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Asus X99-A with USB3.1 Motherboard And Intel Core i7 5820K CPU Or

Asus Z170-A Motherboard And Intel Core i7 6700K CPU

The rest of the build (the same for both):

Cooler: Noctua NH-U14S.

RAM: 32GB (2x16GB) Corsair DDR4 Vengeance LPX Black, 2666MHz, CAS 16-18-18-35, 1.2V.

Storage: 250GB Samsung 850 EVO.

PSU: 650W Corsair RMx, Modular, Silent, 80PLUS Gold - Any Single Graphics Card

GPU: 4GB MSI GTX 960 GAMING 4G.

I will be using the build for mainly programming. Most important programs I will use:

Android Studio.

IDE such as Eclipse.

Which combination of motherboard + CPU will give me better performance. Will the programs I mentioned benefit significantly from the 5820K's extra cores and threads?

  • Storage: 250GB Samsung 850 EVO? Is it SSD or HDD? – Joshua Dela Cruz Jun 12 '16 at 2:57
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Looking over the specs of the 5820K versus the 6700K, notable differences are:

  • Larger cache (15MB vs 8MB)

  • More cores and threads

  • Higher memory bandwidth

All of these would probably be of benefit when working, however it has a lower clock speed. That might be the dealbreaker here, as while having lots of threads is great for multitasking (and possibly compiling, not sure if that applies to JDK? Some compilers are still single-threaded) clock speed is also important.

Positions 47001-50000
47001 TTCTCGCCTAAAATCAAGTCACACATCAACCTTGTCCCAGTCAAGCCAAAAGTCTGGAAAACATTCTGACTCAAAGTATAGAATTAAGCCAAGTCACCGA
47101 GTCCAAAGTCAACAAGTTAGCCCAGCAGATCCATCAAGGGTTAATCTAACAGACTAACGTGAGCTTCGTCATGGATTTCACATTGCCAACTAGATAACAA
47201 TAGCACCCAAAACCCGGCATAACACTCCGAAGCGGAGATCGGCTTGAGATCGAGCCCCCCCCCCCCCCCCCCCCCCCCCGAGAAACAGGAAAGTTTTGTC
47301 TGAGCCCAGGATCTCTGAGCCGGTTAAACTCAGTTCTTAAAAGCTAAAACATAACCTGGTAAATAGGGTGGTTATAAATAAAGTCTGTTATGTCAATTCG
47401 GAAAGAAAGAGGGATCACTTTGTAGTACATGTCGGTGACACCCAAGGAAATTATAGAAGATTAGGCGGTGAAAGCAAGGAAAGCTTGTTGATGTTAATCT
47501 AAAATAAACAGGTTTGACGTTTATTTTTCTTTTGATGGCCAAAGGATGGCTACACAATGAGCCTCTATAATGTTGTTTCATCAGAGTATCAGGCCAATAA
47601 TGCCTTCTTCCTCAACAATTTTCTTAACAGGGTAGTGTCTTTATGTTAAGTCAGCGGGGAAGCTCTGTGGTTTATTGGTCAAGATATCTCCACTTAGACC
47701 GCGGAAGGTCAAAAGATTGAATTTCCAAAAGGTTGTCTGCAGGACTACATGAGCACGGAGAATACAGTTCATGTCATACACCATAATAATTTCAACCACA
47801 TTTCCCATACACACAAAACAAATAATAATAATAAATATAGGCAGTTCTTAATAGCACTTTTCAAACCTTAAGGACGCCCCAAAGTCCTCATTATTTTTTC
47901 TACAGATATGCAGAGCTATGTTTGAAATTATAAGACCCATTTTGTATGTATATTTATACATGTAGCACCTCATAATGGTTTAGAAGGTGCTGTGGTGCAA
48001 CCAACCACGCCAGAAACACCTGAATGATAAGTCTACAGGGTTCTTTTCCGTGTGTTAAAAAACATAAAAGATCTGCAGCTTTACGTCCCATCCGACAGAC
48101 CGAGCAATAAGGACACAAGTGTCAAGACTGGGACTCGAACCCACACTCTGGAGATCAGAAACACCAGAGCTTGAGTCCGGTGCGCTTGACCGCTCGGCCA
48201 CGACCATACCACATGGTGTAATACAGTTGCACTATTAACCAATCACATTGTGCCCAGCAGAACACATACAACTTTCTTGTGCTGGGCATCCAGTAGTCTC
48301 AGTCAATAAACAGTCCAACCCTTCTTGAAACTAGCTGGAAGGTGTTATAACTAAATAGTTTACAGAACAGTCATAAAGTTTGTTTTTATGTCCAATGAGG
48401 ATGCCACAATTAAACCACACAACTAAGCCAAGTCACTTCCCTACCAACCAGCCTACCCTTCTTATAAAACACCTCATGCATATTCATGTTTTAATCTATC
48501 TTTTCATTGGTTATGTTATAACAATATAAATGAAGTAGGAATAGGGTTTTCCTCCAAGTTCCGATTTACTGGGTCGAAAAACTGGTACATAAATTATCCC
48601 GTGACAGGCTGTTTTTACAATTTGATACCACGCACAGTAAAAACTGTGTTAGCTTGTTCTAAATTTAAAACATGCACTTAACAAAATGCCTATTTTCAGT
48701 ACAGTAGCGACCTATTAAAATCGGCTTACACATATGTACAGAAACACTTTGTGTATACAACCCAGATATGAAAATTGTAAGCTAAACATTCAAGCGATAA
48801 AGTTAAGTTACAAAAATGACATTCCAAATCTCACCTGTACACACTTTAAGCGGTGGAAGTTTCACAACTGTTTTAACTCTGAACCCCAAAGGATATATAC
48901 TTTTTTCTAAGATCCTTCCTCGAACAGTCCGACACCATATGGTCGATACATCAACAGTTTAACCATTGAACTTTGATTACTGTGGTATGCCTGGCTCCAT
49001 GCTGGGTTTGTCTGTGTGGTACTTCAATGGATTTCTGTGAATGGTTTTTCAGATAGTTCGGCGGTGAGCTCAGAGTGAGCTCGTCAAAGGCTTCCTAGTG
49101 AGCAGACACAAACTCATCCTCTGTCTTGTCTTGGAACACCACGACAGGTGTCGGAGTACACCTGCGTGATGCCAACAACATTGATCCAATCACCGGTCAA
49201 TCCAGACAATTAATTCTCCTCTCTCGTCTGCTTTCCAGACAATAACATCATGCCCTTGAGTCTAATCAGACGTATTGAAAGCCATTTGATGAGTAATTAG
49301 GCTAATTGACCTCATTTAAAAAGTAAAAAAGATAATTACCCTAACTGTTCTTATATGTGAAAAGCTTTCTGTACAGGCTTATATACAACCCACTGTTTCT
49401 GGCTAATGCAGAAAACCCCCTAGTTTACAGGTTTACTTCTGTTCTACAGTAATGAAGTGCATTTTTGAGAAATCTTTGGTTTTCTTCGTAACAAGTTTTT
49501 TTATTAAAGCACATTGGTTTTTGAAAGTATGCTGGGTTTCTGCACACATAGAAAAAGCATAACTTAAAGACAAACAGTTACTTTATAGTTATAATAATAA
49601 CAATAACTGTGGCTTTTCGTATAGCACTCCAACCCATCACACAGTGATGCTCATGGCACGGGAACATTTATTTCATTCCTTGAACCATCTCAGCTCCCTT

If you intend to overclock the 5820K (quick google search reveals people have got it over 4.0GHz and stable, but runs pretty hot) then I'd say it's safe to go for the 5820K. But if you don't want to do that, the 6700K might be a better choice given that it is already faster, can be overclocked higher, runs cooler while drawing less power.

So, if you'll benefit more from multithreading take the 5820K

Or, if you need the raw single-core speed take the 6700K

A good comparison of the two from LinusTechTips

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8

The i7 5820K would be much faster than the i7 6700K. None of the programs you will use will benefit from an i7 5820K or even an i7 6700K for that matter. An i5 6600K will be enough for what you are doing. The 5820K will only benefit from much larger multithreaded workloads (such as virtualization or video rendering) and where more PCIe lanes are needed (allows up to 24 PCIe lanes). Your GPU will also bottleneck your system if you perform any slightly GPU-intensive tasks (such as gaming or video editing).

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  • 3
    This. An i7 Extreme Edition is way overkill for just programming. – hichris123 Dec 6 '15 at 21:53

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